*to removed tomato skins, score an X with a knife on the bottom of the tomatoes. Place tomatoes in large pot of boiling water for 30 seconds, remove and plunge into a bowl of ice water. The skin should now easily peel off. Remove the seeds and squeeze out any excess water (you can save the water to add later if your salsa is too thick).
Method For Basic Salsa Recipe
- Before you start anything, you need to sterilize your mason jars and lid rings. I did this by boiling them for a few minutes in large stock pot. Some prefer to put them straight in the dish washer. Just make sure they are clean clean clean… don’t wait any spoilage later. Once they are clean, leave them top-side down on a clean dish cloth to keep them clean. Alternatively, leave them in the dishwasher until needed.
- To clean the lids, place them in a large bowl and cover with boiling water. Leave them in the water until ready to use.
- To start with the salsa finely chop the skinned tomatoes and place in a large saucepan with all the other ingredients. Bring it to a gentle simmer, cook it only as long as it is required to get to the desired consistency. Cooking for longer will reduce the liquid and create a more thick salsa whereas a shorter cooking time will produce a more runny texture. If you think your salsa is too thick add some of the leftover tomato water. Taste and adjust seasoning.
- Once the salsa is done cooking, place the salsa into mason jars leaving a little bit of room at the top of the jar (about 1/4 inch). Gently tap the bottom of the jars on the counter to remove any air bubbles. Wipe the rim with a clean cloth to make sure no salsa will get between the rim and the lid. Making sure the contact area between the jar and the lids is clean ensures good sealing.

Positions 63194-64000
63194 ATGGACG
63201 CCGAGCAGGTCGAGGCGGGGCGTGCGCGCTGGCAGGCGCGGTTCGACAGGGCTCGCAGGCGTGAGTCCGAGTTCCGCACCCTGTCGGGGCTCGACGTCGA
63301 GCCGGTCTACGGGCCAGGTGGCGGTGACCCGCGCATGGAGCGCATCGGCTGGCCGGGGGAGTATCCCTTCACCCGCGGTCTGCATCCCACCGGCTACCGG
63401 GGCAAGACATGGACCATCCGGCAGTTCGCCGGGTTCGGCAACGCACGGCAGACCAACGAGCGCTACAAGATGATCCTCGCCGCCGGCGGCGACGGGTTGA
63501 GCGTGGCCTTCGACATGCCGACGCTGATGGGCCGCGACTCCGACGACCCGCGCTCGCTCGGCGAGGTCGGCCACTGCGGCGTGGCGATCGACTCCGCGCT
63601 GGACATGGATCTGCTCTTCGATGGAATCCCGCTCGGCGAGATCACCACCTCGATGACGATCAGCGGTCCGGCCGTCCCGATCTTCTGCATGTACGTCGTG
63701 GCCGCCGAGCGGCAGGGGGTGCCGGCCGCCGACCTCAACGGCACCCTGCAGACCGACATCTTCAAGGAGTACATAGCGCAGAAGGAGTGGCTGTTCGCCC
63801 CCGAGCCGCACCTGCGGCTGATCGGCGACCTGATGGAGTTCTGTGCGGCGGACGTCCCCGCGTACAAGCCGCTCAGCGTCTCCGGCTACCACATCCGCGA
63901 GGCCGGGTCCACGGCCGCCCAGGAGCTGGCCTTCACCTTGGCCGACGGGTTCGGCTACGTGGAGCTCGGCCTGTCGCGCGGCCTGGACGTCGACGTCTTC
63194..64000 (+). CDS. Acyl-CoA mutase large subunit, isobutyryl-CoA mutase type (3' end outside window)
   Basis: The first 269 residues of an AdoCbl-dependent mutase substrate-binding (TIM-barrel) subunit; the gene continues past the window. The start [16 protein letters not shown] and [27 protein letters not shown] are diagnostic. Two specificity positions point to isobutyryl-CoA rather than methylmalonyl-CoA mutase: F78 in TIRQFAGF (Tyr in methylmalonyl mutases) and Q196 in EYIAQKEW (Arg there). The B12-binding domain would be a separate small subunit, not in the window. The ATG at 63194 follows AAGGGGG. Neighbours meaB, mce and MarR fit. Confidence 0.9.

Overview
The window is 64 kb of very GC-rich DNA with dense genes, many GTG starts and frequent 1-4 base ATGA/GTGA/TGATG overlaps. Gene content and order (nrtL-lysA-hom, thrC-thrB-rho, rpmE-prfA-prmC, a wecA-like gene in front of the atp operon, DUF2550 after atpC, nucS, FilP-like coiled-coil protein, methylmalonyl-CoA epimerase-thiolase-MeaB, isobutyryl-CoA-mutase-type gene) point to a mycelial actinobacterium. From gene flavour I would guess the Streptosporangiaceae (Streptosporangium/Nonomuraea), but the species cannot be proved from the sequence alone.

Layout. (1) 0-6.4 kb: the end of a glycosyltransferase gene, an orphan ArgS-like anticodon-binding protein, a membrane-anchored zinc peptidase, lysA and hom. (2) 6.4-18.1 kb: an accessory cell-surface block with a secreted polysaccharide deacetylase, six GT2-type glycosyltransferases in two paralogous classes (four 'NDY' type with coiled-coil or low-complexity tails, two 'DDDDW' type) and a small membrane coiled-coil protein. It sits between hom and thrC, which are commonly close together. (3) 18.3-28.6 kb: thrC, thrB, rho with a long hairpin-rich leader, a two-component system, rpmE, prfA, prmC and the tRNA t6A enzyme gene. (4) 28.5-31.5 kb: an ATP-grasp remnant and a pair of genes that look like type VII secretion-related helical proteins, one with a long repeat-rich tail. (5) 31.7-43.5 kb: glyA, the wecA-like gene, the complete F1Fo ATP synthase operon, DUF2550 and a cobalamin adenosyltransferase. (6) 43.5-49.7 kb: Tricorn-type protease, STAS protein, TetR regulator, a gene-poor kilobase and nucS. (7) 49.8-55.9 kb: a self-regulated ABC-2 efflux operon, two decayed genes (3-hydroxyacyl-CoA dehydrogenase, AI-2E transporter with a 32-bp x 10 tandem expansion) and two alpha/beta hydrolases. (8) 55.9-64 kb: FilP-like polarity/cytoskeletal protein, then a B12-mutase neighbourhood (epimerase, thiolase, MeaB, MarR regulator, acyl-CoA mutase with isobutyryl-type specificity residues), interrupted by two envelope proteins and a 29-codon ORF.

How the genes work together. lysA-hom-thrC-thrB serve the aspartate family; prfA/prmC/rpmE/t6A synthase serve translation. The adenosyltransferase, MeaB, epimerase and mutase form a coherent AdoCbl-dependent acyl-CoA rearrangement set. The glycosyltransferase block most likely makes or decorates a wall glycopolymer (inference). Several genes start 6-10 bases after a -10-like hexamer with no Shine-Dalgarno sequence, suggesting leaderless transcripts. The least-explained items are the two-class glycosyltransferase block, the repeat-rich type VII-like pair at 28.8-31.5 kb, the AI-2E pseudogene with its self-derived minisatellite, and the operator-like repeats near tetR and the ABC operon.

- Pick up the sterilized lids using some clean tongs and place on the rim. Tighten the lid ring around each jar – the lid should be tight but not too tight as the jar will expand slightly during the boiling process.
- Bring a large stockpot of water to a boil. Boil the jars of salsa for about 35 minutes. Once it is done be careful when removing the jars – this is where jar lifting tongs come in handy. Place on a dish cloth and let cool. Listen for the ping sound which means your canned salsa has sealed. I like to unscrew the rings once the jars have sealed. This is a safety precaution because if bacteria culture does grow inside your jar the lid should pop off and you will know that it is spoilt. Leaking, bulging or rust is also a indicator of spoilage.
- If any of your jars have not sealed properly, you can save these ones in your fridge and use them over the next week. Your sealed salsa is now ready to be stored or cellared and should last at least one year… if not more. I love cooking eggs in mine for a simple but tasty breakfast. Simply open a jar of salsa, heat it in a saucepan, crack in some eggs and let cook for a few minutes with the lid on until the eggs are cooked to your liking.
- Next tackle… peaches!!!
ga('create', 'UA-90344687-1', 'auto'); ga('send', 'pageview');
var _gaq = _gaq || ; _gaq.push(['_setAccount', 'UA-35250121-1']); _gaq.push(['_trackPageview']);